When Mississippi made sweeping changes over two years to its laws governing lawsuits, its backers promised prosperity and easier access to health care.
A little more than 10 years down the road, its results are mixed and its detractors haven't shut up about the law's caps on damages, which they say clearly violates the U.S. and state constitutions.
After the American Tort Reform Association labeled the state's 22nd Judicial District a "Judicial Hellhole," then-Gov. Haley Barbour and his backers at the Chamber of Commerce embarked on a campaign that ended with a shake-up in the state's highest court and some of the nation's most-stringent restrictions on lawsuits.
"It didn't change anything but make the profits go up for the doctors, hospitals and insurances," said Chuck McRae, one of the two Supreme Court justices profiled in a documentary who were defeated with the help of chamber money. "People like me don't take medical-malpractice cases anymore."
He said by the time an attorney pays expenses for doctors to testify as expert witnesses and other costs of investigation, there isn't any money to be made under the cap. He said chances of winning are slim anyway. He said in a survey about two years ago of 26 recent malpractice cases that went to the state Supreme Court, 23 were decided in favor of the doctor.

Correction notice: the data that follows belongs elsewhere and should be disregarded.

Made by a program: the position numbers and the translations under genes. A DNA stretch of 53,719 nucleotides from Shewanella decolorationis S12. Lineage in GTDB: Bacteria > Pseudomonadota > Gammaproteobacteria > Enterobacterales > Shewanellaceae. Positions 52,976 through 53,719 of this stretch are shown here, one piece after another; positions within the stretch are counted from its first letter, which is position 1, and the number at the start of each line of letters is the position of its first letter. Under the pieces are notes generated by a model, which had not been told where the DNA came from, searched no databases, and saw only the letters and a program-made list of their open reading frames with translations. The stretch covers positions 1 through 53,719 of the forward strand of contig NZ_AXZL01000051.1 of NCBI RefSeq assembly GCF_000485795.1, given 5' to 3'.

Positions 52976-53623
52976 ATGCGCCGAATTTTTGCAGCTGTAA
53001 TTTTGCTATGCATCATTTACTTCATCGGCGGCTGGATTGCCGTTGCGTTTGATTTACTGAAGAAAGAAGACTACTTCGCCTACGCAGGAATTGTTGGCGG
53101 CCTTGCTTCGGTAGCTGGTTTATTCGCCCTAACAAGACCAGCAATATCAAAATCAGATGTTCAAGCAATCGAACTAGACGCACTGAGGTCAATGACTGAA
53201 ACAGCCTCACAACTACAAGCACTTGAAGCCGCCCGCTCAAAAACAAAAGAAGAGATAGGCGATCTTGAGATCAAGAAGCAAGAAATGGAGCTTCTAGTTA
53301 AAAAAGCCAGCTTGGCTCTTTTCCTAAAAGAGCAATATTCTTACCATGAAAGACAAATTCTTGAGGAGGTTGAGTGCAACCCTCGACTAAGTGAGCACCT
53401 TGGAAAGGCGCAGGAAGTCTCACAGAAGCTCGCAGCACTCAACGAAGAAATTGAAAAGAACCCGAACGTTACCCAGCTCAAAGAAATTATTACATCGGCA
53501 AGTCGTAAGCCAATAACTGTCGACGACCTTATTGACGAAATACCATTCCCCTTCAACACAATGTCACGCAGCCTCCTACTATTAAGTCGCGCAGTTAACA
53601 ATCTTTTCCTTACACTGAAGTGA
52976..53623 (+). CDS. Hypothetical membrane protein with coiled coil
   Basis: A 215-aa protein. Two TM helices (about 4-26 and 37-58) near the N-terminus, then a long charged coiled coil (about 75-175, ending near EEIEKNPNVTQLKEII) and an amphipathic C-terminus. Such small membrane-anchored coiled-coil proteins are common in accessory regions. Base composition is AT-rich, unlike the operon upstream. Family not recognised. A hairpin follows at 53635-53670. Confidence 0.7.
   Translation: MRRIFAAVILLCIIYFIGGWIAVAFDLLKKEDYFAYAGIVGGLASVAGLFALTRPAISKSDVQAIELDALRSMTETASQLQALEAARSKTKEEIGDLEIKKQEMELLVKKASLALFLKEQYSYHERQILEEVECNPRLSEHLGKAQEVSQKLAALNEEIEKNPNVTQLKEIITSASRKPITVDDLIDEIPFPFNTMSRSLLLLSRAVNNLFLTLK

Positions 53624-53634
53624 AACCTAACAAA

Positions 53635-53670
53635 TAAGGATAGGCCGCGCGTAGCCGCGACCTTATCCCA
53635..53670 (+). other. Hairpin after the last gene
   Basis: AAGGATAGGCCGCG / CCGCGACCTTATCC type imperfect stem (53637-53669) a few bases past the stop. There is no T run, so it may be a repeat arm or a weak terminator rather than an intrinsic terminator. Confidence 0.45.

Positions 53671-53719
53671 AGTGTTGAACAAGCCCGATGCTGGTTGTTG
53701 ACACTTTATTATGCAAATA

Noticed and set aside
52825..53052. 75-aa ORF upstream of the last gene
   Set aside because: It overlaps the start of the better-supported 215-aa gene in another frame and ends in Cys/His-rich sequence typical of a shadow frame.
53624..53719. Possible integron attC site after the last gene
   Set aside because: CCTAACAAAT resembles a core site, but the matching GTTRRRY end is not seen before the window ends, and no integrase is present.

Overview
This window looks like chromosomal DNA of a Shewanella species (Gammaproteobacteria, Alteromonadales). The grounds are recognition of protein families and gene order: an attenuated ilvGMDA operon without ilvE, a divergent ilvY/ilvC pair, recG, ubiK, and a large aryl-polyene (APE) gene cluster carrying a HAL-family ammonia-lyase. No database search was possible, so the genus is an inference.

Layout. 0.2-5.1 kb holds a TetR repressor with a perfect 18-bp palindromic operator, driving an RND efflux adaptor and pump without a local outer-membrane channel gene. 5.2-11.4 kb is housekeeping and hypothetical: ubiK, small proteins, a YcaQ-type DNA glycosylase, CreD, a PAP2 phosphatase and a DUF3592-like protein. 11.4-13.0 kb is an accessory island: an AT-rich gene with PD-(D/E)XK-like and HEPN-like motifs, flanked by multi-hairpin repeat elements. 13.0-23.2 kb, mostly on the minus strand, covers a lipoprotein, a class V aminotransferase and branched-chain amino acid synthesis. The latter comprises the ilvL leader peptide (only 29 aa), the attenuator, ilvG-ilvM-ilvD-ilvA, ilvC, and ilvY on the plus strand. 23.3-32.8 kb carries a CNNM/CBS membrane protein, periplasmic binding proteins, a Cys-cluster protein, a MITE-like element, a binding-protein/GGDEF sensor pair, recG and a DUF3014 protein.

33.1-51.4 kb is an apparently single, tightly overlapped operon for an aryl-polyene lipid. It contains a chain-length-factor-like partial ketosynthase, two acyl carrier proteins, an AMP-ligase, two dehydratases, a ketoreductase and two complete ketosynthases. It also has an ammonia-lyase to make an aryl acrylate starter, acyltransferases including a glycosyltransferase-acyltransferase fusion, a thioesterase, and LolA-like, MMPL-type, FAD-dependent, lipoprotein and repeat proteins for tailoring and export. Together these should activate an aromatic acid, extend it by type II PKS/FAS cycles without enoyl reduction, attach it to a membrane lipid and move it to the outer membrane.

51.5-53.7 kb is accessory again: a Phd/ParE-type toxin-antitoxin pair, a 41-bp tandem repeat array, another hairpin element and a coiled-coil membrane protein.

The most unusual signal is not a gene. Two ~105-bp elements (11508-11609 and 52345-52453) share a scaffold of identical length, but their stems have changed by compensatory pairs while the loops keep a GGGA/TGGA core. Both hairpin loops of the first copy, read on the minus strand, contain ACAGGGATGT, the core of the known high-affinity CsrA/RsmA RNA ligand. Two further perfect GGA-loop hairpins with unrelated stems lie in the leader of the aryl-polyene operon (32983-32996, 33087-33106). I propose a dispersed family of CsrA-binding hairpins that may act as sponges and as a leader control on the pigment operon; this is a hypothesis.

Vulnerable People at Risk
Plaintiff lawyers say the most vulnerable Mississippians are the most at risk.
"Where the tort reform passed has really hurt Mississippians is in those cases of children, the elderly, people on Social Security disability because the caps we're talking about are for non-economic damages, for pain and suffering," said Edward Gibson, a Bay St. Louis attorney and president of the Mississippi Association for Justice. "So where you have somebody in a nursing home and the liability is clear that the nursing didn't take care of them properly, there's not going to be any future wage loss or future medical care. There are absolutely cases of the elderly where the case is declined because the cap on damages makes the prosecution of their case economically unfeasible."
In other words, if you don't have a clear-cut case for economic damages, such as lost wages, forget it.
Read the original article at The Sun Herald.